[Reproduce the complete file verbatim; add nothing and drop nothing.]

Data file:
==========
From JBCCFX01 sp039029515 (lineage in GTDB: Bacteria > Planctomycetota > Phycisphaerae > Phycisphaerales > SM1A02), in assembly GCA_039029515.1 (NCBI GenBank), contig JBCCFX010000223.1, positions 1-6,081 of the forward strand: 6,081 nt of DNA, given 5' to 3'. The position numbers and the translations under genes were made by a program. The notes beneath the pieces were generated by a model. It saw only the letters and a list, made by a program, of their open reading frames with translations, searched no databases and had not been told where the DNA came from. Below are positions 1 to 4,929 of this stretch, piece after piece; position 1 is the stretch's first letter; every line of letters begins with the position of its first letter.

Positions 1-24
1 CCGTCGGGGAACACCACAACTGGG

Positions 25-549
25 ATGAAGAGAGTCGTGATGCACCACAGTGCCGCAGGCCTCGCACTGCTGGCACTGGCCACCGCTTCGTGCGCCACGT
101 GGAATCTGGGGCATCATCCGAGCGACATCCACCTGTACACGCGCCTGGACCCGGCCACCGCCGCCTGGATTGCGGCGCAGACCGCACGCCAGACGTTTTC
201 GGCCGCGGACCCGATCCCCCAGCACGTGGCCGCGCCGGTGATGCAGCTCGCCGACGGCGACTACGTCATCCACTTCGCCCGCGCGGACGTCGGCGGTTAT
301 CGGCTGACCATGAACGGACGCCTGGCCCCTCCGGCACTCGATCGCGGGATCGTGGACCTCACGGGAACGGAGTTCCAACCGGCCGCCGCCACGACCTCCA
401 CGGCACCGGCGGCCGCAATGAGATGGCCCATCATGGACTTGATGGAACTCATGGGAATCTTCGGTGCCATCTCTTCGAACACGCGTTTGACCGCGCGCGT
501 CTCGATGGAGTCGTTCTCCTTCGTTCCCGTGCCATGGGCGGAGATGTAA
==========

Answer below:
From JBCCFX01 sp039029515 (lineage in GTDB: Bacteria > Planctomycetota > Phycisphaerae > Phycisphaerales > SM1A02), in assembly GCA_039029515.1 (NCBI GenBank), contig JBCCFX010000223.1, positions 1-6,081 of the forward strand: 6,081 nt of DNA, given 5' to 3'. The position numbers and the translations under genes were made by a program. The notes beneath the pieces were generated by a model. It saw only the letters and a list, made by a program, of their open reading frames with translations, searched no databases and had not been told where the DNA came from. Below are positions 1 to 4,929 of this stretch, piece after piece; position 1 is the stretch's first letter; every line of letters begins with the position of its first letter.

Positions 1-24
1 CCGTCGGGGAACACCACAACTGGG

Positions 25-549
25 ATGAAGAGAGTCGTGATGCACCACAGTGCCGCAGGCCTCGCACTGCTGGCACTGGCCACCGCTTCGTGCGCCACGT
101 GGAATCTGGGGCATCATCCGAGCGACATCCACCTGTACACGCGCCTGGACCCGGCCACCGCCGCCTGGATTGCGGCGCAGACCGCACGCCAGACGTTTTC
201 GGCCGCGGACCCGATCCCCCAGCACGTGGCCGCGCCGGTGATGCAGCTCGCCGACGGCGACTACGTCATCCACTTCGCCCGCGCGGACGTCGGCGGTTAT
301 CGGCTGACCATGAACGGACGCCTGGCCCCTCCGGCACTCGATCGCGGGATCGTGGACCTCACGGGAACGGAGTTCCAACCGGCCGCCGCCACGACCTCCA
401 CGGCACCGGCGGCCGCAATGAGATGGCCCATCATGGACTTGATGGAACTCATGGGAATCTTCGGTGCCATCTCTTCGAACACGCGTTTGACCGCGCGCGT
501 CTCGATGGAGTCGTTCTCCTTCGTTCCCGTGCCATGGGCGGAGATGTAA